Without exercise, muscles atrophy. In fact, one study showed men of all ages who didn't exercise a certain muscle for two weeks lost 20 to 34 percent of their strength in that muscle. As muscles atrophy, strength decreases. Suddenly, carrying that box of groceries in from the car seems a lot more difficult than it once was and moving furniture becomes a real chore. While you don't need to be superman, maintaining muscle strength is essential to performing lifting, pushing, and pulling tasks.

8. Loss of Balance

man tripping

Remember when you were a kid and you could easily stand on one foot, ride on a skateboard, or hold yourself up on ice skates? These are all activities requiring balance. When you don't exercise, balance issues can result due to muscle weakness, lack of core strength, or a sedentary lifestyle. While it's obvious why you'd want to maintain balance if you were engaging in an activity like stand-up paddle boarding or kayaking, it may be less obvious why it's important as you age but consider this: Falls are the leading cause of fatal and non-fatal accidents for older adults. Twenty-five percent of adults over age 65 fall yearly in the United States and balance plays a key role in helping you stay on your feet or allowing you to catch yourself as you start to fall.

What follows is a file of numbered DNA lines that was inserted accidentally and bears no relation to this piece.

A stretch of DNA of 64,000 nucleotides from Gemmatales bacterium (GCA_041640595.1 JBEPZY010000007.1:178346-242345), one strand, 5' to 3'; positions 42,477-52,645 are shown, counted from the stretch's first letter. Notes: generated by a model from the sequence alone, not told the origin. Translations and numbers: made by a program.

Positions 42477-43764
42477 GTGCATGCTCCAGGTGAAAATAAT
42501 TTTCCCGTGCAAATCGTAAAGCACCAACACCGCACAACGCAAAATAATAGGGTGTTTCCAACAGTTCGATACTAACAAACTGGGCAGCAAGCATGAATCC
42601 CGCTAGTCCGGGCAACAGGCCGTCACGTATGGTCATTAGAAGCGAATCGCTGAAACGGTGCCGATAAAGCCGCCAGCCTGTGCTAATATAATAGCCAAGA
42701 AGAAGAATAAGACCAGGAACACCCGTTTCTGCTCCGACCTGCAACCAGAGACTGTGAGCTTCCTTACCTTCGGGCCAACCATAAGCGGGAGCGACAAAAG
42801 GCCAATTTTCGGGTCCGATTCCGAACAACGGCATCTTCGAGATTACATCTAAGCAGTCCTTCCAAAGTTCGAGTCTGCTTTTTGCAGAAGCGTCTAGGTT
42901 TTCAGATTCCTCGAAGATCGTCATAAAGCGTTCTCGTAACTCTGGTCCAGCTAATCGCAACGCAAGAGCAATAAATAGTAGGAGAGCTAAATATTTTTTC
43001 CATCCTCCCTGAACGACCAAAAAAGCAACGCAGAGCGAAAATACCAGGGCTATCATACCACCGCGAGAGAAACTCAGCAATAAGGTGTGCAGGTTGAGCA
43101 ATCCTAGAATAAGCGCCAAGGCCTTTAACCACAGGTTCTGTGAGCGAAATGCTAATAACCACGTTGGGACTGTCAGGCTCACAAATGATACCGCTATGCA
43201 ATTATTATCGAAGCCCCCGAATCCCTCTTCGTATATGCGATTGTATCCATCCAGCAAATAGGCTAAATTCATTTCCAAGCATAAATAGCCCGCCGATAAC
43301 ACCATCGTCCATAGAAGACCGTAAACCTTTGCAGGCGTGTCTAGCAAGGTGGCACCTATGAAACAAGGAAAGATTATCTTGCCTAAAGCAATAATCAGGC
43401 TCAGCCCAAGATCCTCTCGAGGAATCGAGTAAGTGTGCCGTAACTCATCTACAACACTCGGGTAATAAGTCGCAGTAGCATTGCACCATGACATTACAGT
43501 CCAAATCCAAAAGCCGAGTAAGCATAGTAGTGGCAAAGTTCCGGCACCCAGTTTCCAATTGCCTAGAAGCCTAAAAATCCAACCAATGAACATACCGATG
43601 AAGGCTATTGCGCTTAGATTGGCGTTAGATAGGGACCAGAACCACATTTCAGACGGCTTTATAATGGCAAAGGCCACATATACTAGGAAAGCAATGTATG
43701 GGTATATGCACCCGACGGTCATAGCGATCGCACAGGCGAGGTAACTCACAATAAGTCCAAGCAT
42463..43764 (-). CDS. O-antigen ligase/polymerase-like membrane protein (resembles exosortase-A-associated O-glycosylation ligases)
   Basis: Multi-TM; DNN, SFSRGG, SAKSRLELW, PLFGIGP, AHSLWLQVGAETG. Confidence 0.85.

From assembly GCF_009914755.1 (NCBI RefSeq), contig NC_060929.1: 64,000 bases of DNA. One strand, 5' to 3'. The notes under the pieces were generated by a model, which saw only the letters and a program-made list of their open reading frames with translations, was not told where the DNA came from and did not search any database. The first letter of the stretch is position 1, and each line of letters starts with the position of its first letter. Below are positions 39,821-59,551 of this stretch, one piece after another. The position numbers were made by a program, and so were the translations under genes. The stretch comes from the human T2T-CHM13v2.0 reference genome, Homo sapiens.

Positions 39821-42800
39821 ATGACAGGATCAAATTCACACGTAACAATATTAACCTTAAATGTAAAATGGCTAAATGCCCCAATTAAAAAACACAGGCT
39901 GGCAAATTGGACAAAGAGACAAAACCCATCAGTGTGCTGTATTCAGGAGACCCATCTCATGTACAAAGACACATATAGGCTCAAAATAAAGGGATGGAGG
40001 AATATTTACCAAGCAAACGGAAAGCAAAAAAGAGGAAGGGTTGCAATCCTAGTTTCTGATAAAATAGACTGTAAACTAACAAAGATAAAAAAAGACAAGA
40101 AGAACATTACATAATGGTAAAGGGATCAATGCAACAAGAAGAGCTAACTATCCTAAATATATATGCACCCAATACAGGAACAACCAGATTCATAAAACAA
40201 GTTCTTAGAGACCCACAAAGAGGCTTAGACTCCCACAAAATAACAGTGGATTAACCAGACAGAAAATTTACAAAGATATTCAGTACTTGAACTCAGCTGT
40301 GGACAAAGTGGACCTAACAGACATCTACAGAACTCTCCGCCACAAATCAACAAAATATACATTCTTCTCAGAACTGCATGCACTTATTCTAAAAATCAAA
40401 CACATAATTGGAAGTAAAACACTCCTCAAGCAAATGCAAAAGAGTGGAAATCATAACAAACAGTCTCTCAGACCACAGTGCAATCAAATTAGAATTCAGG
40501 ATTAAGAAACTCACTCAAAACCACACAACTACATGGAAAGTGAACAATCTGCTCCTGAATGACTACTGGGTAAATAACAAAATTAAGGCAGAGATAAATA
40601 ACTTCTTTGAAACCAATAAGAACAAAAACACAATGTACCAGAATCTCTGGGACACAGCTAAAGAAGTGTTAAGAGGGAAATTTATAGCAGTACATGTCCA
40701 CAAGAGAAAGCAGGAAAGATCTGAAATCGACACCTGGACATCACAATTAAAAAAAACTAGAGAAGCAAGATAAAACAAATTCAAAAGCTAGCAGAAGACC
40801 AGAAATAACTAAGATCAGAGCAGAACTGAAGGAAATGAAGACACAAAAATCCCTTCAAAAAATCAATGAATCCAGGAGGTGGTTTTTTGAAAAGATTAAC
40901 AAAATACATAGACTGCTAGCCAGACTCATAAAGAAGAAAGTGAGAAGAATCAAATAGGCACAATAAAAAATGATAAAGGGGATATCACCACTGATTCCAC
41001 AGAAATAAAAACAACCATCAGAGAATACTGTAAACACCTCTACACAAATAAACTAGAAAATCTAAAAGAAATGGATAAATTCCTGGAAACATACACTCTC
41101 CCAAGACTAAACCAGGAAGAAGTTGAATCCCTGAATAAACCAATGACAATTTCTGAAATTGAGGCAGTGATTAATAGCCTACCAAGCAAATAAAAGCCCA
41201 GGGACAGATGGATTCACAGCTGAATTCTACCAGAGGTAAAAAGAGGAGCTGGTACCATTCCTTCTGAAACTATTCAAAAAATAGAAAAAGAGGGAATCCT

9. Loss of Flexibility

Flexibility helps protect you from injury, increases physical performance, and allows you to move through a greater range of motion. When you don't exercise, and particularly when you don't stretch, your muscles and connective tissue tighten, which can create stress on joints, make you get tired more easily, and increase your risk for injury. People with lowered flexibility are at increased risk for greater pain, particularly in the back and hips. Chronic inflexibility can lead to chronic pain. Incorporating flexibility exercises can help improve your overall health and well-being.

10. Loss of Mobility

If you don't exercise, it's likely you won't be able to move as well as time passes. There are many reasons for this, including some of the aforementioned, such as lack of strength, endurance, flexibility, and balance, as well as weight gain. All these factors combine to keep you immobile or decrease your ability to move comfortably and without pain or extreme effort. Likewise, the less mobile you come, the less likely you are to want to get moving, which has a downward spiral effect that can cause long-term health issues.